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Health Concerns: Head to Toe : Older Adults : Vision Problems

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    • Age-Related Macular Degeneration

      Age-related macular degeneration (AMD) is a disease that affects a person’s central vision. AMD is the most common cause of severe loss of eyesight among people ages 60 and older. Only the center of vision is affected with this disease.

    • Aging Eyes and Glasses

      As your eyes age, their lenses become less flexible, and they slowly lose their ability to focus. It's an ongoing, lifelong process called presbyopia, which you begin to notice between ages 40 and 45.

    • All About Aging Eyes

      Do you know the difference between normal changes in vision that occur with age and abnormal changes caused by age-related eye disease? Here are some answers.

    • Anatomy of the Eye

      The structures of the eye include the cornea, iris, pupil, macula, retina, and the optic nerve.

    • Cataracts

      A cataract is a clouding of the lens of the eye. This is an area that is normally clear. As this clouding happens, it keeps light rays from passing through the lens and focusing on the retina. The retina is a tissue lining that is sensitive to light. It is located in the back of the eye. This cloudiness happens when some of the protein which makes up the lens of the eye begins to change its structure. It then gets in the way of your eyesight.

    • Common Eye Disorders

      One common eye disorder is conjunctivitis, sometimes called pink eye. It's an inflammation of the blood vessels in the eye membrane. Another common disorder is a chalazion—a small bump that develops on the upper or lower eyelid.

    • Diabetic Retinopathy

      Diabetic retinopathy is a leading cause of blindness in American adults. It’s caused by changes in the blood vessels of the retina, the light sensitive layer of tissue at the back of the inner eye. In some people, retinal blood vessels may swell and leak fluid. In others, abnormal new blood vessels grow on the surface of the retina. These changes may result in vision loss or blindness.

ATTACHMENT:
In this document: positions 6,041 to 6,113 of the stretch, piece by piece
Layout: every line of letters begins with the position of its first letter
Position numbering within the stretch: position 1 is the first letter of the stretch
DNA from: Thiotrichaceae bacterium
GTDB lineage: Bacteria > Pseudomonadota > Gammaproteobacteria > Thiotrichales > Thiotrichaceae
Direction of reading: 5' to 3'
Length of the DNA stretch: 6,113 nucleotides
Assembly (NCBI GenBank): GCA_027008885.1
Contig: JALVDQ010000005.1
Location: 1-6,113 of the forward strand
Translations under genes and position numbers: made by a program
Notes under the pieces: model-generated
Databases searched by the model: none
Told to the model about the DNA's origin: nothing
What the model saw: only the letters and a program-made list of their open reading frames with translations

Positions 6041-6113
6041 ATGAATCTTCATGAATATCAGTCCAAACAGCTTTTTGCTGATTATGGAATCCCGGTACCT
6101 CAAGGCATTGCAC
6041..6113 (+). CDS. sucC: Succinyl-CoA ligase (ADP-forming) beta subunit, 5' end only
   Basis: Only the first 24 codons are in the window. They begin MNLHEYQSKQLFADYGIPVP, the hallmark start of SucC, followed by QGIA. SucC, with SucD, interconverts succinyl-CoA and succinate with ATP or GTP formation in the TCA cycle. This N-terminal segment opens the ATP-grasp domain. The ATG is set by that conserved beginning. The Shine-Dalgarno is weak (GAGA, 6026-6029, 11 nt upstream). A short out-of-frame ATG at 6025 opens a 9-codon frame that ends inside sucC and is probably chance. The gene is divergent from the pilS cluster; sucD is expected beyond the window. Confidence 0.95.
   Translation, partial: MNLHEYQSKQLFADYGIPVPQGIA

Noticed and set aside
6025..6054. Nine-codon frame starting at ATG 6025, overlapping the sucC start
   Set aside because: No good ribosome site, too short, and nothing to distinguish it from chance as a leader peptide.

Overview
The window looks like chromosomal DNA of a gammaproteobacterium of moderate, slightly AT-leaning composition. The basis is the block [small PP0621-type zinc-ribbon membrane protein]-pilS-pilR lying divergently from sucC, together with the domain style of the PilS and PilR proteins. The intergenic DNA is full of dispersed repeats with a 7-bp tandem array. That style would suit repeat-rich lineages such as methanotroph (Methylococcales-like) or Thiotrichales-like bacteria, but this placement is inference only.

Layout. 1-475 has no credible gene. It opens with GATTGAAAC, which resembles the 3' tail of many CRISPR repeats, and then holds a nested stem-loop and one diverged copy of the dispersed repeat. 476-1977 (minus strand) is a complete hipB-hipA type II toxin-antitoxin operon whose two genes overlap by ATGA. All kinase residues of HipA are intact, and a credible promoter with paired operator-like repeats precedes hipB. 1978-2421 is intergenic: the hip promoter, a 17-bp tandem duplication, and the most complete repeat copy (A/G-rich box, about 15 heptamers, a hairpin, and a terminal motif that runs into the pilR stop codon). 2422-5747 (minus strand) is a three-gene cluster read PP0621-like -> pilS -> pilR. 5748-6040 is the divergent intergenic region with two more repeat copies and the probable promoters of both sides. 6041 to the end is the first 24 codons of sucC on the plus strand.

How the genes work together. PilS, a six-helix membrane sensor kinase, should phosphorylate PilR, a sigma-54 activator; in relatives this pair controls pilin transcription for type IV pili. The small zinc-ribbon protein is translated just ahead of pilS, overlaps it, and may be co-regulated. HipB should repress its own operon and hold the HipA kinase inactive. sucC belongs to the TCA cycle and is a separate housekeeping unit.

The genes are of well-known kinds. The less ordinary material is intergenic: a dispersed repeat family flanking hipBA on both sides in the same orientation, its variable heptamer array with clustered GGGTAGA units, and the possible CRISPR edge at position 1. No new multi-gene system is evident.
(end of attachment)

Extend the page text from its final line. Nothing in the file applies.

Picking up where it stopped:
• Eye Care Specialists

      An ophthalmologist is either a medical doctor (M.D.) or an osteopathic physician (D.O.). An optometrist is a doctor of optometry (O.D.) but is not a medical doctor. An optician is a technician who fits eyeglasses.

    • Eyeglasses and Contact Lenses

      Eyeglasses are the most common form of eyewear used to correct or improve many types of vision problems. Contact lenses are worn directly on the cornea of the eye.

    • Glaucoma

      Glaucoma is a health problem where the normal fluid pressure inside the eyes slowly builds up and doesn’t drain properly. Instead, the fluid collects and causes damage to the optic nerve. The optic nerve is a bundle of nerve fibers that connects the retina with the brain. This damage leads to loss of eyesight.

    • Low-Vision Devices

      Low-vision devices are categorized as either optical or nonoptical. Optical devices are magnifying lenses or closed circuit TV. Nonoptical devices are large-print books and talking computers.

    • Planning Your Eye Surgery

      Millions of people undergo surgery each year to treat a range of vision conditions. What should you consider before your procedure?

    • Refractive Errors

      Astigmatism is one type of refractive error. It's a condition in which an abnormal curvature of the cornea can cause two focal points to fall in two different locations—making objects up close and at a distance appear blurry.

    • When to Get an Eye Exam

      During an eye exam, an eye healthcare provider looks at your health history and gives you a series of eye tests. The tests are done to check the health of your eyes.

    • Why Doctors Remove Cataracts

      A cataract is a clouding of the eye's lens, a clear, soft structure behind the pupil that works much like a camera lens. The top cause of cataracts is aging. In fact, more people over 70 have cataracts than not.

    • Why Healthcare Providers Remove Cataracts

      A cataract is a clouding of the eye's lens, a clear, soft structure behind the pupil that works much like a camera lens. The top cause of cataracts is aging. In fact, more people over 70 have cataracts than not.